Work Camp 288 GW
Location: St Michael
Type of work: Railway & Quarry
Man of Confidence: Pte R. Dunne
Number of Men: 22
|Albert Stanley||Brown||Dvr||RASC||1341||also 10106/GW|
|Desmond||Haid||Sgmn||1 A.C. Sigs||3269||Sydney, Australia|
After the Welcome Weekend in July 2013, Denise Brown-Kahney visited St Michael in search of the site of 288/GW. It no longer exists, a school having been built on the site. However, John Gruber, a St Michael resident, has sent her some photographs of the town and the quarry taken during and just after the war.
Old factory building in a rather bad state.
Big day room in former machine hall. Sleeping quarters with double-tier beds on first floor below roof. Swarming with bugs and fleas. Electric light in both rooms.
Bathing and washing facilities
Washing facilities in a little shed outside. No boiler for hot water for baths. Six men of this Kommando working for the railway can have hot showers every day. The other men working in a quarry are supposed to get showers at the railway works bath house every Saturday, but when they arrive the civilian crews have usually passed before and no hot water is left. The Kommandofuhrer and the director of the quarry were told that the prisoners of war would be given time to pass before the civilian workers.
Not adequate. One seat for 22 men.
Food and Cooking
Food is bad and the prisoners of war ask to do it in the camp where the cooking stove in the day-room would be adequate.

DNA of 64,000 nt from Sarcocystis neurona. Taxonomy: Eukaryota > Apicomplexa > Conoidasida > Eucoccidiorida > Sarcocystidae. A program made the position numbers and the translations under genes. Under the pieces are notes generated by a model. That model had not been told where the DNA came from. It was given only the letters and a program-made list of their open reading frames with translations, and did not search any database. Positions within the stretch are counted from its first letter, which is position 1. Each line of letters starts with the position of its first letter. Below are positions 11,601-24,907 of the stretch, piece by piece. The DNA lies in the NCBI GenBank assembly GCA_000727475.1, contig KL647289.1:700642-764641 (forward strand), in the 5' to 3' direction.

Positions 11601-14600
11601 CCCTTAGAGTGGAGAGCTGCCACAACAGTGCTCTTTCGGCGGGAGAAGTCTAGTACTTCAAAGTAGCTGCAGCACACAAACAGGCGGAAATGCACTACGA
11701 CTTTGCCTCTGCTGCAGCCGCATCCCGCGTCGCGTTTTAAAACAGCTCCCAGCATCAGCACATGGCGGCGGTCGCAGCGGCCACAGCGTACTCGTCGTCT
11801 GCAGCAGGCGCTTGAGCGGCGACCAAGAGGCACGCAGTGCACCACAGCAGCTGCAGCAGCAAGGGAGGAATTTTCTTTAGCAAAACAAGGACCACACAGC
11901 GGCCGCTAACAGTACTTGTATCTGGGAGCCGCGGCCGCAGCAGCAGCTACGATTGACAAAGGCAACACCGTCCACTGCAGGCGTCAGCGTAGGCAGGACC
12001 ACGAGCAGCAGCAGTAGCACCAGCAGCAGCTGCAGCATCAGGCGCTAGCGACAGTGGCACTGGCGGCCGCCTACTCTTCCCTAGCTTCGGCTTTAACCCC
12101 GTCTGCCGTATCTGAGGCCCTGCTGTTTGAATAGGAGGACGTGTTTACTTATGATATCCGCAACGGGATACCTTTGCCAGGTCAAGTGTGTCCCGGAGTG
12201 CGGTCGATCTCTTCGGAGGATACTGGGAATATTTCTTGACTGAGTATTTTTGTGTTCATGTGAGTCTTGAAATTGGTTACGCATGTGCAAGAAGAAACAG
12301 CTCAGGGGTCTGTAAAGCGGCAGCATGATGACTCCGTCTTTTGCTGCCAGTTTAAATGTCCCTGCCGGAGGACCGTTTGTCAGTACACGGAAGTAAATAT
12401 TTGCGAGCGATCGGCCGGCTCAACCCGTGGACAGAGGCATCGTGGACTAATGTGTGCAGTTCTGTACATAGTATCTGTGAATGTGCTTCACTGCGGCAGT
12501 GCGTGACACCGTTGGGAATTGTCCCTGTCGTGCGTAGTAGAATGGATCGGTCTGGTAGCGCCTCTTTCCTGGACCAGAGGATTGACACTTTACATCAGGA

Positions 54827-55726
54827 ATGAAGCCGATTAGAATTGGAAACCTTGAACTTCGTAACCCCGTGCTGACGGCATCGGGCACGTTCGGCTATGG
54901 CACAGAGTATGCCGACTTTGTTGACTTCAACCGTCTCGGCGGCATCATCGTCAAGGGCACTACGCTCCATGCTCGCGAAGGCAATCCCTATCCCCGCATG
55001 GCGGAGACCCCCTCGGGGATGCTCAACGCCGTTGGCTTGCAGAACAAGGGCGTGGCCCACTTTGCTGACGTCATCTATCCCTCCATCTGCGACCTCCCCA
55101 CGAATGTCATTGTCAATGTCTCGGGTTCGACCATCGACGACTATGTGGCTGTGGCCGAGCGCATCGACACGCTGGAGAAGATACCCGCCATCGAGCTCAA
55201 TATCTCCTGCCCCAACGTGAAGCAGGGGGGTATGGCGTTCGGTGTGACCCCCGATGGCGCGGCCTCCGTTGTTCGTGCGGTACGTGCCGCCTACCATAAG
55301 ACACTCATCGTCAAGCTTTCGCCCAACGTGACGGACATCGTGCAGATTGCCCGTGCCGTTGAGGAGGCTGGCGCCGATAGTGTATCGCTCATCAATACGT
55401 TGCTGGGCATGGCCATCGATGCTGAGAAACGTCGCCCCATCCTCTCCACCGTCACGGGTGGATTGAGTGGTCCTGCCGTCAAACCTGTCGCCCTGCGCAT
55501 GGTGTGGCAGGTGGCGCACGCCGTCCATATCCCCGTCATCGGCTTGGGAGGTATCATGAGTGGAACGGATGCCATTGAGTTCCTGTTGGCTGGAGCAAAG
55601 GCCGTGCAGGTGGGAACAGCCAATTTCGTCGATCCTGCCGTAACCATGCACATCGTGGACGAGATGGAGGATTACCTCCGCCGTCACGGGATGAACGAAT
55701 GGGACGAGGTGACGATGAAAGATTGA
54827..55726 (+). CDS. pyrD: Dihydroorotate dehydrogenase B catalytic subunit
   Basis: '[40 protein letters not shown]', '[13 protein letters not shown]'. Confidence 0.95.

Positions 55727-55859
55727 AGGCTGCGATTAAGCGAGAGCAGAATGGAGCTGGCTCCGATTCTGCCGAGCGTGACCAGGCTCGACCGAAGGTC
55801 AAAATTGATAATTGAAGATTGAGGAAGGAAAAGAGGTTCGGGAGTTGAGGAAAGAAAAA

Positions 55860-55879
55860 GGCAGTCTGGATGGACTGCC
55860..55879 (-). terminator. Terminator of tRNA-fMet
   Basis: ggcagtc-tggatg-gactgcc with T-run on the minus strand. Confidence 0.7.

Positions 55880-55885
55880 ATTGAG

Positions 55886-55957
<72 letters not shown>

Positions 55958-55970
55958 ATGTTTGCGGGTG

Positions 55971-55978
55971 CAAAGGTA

Medical attention and sickness
A civilian doctor in St Michael looks after the sick. Medical supply in order. Dental treatment in Stalag.
Done by the men.
Money and Pay
Very poor. Some beer can be bought.
Padre John Ledgerwood from Stalag came for visit.
Recreation and exercise
There is no sports ground. No walks were organised. Four times this summer the men went bathing in the near river but afterwards it had nearly dried out. Orders were given that a sports ground should be found or that every Sunday walks should be arranged.
There is a dunghole just before the camp's entrance without any planks covering it which is absolutely unbearable. After the work in the quarry the men were ordered to unload trucks of potatoes or coal and distribute those in the village. This was stopped by the accompanying officer who said that for this kind of work special Kommandos would have to be ordered out who would not do work in the quarry. There is no Geneva Convention in the camp. Stalag will send one.
This is a very bad camp. The accompanying officer gave the order that the men should be moved into another camp giving all the guarantees foreseen by the Geneva Convention. The move and the satisfactory instalment should be reported by the Commander of the Guards Company of this district before October 15th. In spite of the bad conditions the moral and physical health of the prisoners of war is excellent.